A 63-year-old man was arrested for what the Hongkong Customs officers describe as their biggest seizure of endangered seahorses in two years as authorities found 75 kg of dried seahorses, valued at HK$1 million (US$129,000) during an operation against illegal wildlife trade on Wednesday.
The operation against the illegal wildlife trade
The authorities found that 25 kg of the dried seahorses were airmailed in Hongkong from Indonesia through a logistic hub in Shenzen and were discovered in a Hongkong truck at the Lok Ma Chau border checkpoint.
The dried seahorses were found in two boxes and were declared carrying body scrub, the customs official said. The parcel was to be delivered to a public housing flat in Tuen Mun.
The next day, a customs officer posted a courier and delivered the package to Tuen Mun, the law enforcer said.
According to the customs officer, a 63-year-old male tenant was the consignee. He was then taken into custody after he got the package from the undercover agent on Thursday night.
While inside the consignee’s flat, the customs officers found another four boxes with a total volume of 50 kilograms of dried seahorse.
The total volume of dried seahorses that were seized for this case totaled 75 kg, which had an estimated street value of almost HK$1 million or (US$129,000).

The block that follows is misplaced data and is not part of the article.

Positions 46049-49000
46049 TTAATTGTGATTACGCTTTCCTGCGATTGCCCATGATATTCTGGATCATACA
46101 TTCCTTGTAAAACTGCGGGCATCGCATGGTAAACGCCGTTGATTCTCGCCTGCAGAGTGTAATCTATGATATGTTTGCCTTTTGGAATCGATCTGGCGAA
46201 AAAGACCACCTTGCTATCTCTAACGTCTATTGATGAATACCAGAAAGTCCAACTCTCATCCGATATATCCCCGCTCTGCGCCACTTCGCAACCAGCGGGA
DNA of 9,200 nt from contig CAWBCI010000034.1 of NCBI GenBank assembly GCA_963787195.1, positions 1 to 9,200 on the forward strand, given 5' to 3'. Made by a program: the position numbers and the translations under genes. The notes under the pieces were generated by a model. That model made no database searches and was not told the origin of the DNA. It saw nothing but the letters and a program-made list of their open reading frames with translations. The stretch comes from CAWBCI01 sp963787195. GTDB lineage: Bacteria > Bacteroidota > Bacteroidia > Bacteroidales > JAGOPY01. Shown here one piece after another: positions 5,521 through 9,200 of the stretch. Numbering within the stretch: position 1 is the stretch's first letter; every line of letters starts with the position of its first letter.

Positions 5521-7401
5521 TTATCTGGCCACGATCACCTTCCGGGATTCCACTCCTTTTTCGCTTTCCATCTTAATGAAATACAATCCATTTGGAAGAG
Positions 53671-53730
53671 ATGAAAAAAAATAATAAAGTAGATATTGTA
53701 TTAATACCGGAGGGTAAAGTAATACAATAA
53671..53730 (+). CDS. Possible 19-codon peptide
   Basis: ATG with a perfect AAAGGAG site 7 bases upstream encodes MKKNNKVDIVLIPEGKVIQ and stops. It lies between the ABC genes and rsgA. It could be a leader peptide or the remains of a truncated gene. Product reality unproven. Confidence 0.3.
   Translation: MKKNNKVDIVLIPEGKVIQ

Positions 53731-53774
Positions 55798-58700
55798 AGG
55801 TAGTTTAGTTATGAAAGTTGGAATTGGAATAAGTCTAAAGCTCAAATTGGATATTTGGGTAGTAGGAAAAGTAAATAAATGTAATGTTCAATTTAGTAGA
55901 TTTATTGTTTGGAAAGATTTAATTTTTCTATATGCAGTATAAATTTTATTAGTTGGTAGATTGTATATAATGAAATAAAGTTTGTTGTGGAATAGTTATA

The man was released on bail, as further investigation is on-going.
In Hongkong, the Protection of Endangered Species of Animals and Plants Ordinance Hongkong stipulates that import or export of an endangered species without a license has a maximum penalty of 10 years in jail and a fine of HK$10 million.
Earlier this year, customs officers have also confiscated 43kg of the dried seahorse. In June 2018, authorities were able to confiscate 138 kg of the endangered species.
The endangered seahorses
A source said it is possible that the seized seahorses were mean to be shipped to neighboring areas such as mainland China as seahorses are commonly used in Chinese medicine.
A paper by Chia-hao Chang, which was published in ScienceDirect.com in 2013, described the varied medicinal values of the dried seahorses in traditional Chinese medicine. It is known to treat erectile dysfunction. Moreover, dried seahorses exhibit antitumor, antiaging, and anti-fatigue properties. Seahorses are also known to suppress neuroinflammatory responses and collagen release.
A 63-year-old man was arrested for what the Hongkong Customs officers describe as their biggest seizure of endangered seahorses in two years as authorities found 75 kg of dried seahorses.
Thus, despite restriction of seahorses as listed in Appendix II to the Convention on International Trade in Endangered Species of Wild Fauna and Flora, and the Protection of Endangered Species of Animals and Plants Ordinance of Hongkong, the increased demands of TCM “predicts that seahorses will face deleterious conditions in the future,” the paper reports.
Dried seahorses are of great mainly consumed and of great demand in China, Hong Kong, and Taiwan.
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